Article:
Now for some patients they may choose to keep things as they are with a permanent ileostomy and this is fine. For others with Ulcerative Colitis, it may be possible to join the end of the small bowel (the bit that is now the ileostomy) to the anus. There are numerous ways of doing this but our preferred method is to create a small reservoir using your small bowel and join this onto the anus. The timing of this surgery is of critical importance as there are implications for fertility and bowel function so you and your surgeon will need to have met several times before deciding this is the best operation for you. You may hear terms like ileo-anal-pouch surgery or ileal-pouch anal anastomosis but to keep things simple we will call this a pouch procedure. This means joining the ileum, which is the bit of the small bowel that was the ileostomy and joining it to the anus so that eventually there is no stoma on the skin.
Again this is major surgery and is performed for quality of life, rather than a medical need. After the surgery you will have a temporary ileostomy through the site of the old ileostomy. Now this can be a bit confusing as the whole idea is to be free of a stoma and you still wake up with a stoma but we will try and explain why.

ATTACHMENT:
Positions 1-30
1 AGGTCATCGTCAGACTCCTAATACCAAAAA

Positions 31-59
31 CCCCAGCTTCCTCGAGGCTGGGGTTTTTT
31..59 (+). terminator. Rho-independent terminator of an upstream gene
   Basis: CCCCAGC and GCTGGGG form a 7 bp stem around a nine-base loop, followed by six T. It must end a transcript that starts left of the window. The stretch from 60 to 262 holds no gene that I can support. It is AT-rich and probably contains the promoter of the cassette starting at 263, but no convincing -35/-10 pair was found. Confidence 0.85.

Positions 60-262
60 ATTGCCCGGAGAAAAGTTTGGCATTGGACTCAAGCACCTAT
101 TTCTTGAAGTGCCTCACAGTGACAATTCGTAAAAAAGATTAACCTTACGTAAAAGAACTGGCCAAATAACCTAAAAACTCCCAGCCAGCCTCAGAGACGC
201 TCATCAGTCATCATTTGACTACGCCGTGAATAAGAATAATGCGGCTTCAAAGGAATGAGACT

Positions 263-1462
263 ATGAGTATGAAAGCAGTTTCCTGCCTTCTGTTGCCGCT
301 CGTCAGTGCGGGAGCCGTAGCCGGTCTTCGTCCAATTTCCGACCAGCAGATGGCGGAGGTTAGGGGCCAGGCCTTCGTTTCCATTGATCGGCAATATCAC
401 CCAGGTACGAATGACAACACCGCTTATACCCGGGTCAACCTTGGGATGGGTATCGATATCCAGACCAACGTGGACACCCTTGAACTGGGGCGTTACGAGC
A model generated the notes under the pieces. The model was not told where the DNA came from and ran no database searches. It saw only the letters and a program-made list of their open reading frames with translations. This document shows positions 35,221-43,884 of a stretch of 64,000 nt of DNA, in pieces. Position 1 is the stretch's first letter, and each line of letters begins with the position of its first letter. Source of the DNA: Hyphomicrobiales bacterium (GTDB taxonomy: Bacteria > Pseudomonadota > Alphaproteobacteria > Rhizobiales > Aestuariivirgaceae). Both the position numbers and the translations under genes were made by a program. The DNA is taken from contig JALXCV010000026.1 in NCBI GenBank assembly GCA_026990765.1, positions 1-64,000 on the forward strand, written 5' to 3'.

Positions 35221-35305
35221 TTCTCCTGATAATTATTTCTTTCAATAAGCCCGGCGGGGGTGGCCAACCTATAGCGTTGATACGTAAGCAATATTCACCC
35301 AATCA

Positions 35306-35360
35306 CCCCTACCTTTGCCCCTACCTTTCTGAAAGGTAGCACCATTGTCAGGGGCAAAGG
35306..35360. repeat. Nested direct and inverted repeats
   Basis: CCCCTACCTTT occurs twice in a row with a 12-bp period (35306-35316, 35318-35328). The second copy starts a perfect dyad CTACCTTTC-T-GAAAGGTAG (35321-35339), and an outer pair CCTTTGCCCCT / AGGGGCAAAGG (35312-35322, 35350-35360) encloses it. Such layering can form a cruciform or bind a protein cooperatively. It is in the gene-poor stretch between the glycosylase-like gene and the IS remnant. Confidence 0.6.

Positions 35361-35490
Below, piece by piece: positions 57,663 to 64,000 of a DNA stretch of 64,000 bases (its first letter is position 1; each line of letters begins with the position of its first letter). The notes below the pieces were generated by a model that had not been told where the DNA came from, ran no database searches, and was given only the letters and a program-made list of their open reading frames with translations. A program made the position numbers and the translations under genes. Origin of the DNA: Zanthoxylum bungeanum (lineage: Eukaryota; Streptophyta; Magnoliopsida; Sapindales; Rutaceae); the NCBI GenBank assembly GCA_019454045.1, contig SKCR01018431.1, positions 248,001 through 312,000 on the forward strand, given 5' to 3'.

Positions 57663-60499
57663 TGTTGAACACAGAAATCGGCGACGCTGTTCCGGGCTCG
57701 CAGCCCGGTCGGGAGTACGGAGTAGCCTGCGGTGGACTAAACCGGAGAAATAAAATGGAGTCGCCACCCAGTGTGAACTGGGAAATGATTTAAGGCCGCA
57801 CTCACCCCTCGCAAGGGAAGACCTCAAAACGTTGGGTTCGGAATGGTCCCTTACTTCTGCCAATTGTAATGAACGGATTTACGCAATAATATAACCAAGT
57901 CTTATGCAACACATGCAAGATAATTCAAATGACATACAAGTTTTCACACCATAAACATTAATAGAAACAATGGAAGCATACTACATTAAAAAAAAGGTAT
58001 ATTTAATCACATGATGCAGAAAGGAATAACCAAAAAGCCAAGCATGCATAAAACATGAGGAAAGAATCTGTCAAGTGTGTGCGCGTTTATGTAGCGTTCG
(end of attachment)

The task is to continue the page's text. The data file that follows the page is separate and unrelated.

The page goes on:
Anytime we make an internal join the most important thing is for that join to work and not leak. One factor we know helps joins heal up is if they do not have effluent or bowel content flowing over them. Now some joins like small bowel when joined to itself heal up very quickly (as in small bowel resection) so we do not need to divert the effluent from this join. However when we join the small bowel or pouch to the anus these joins can take much longer to heal. Thus we prefer to do everything possible to let this join heal by diverting the flow of waste by using a temporary stoma. In this case it would be called a loop ileostomy. This is done at the same time as the pouch procedure.
The idea of this is to divert the flow of waste into a temporary bag. Your surgeon will usual check that this join has healed by performing a camera test of the bowel and also by asking the X-ray doctors (radiologists) to put some dye through the bottom and check there is no leak a few months after the pouch surgery. Once we are sure the join is healed your surgeon will perform one final procedure called a reversal of ileostomy usually a few months after the pouch surgery.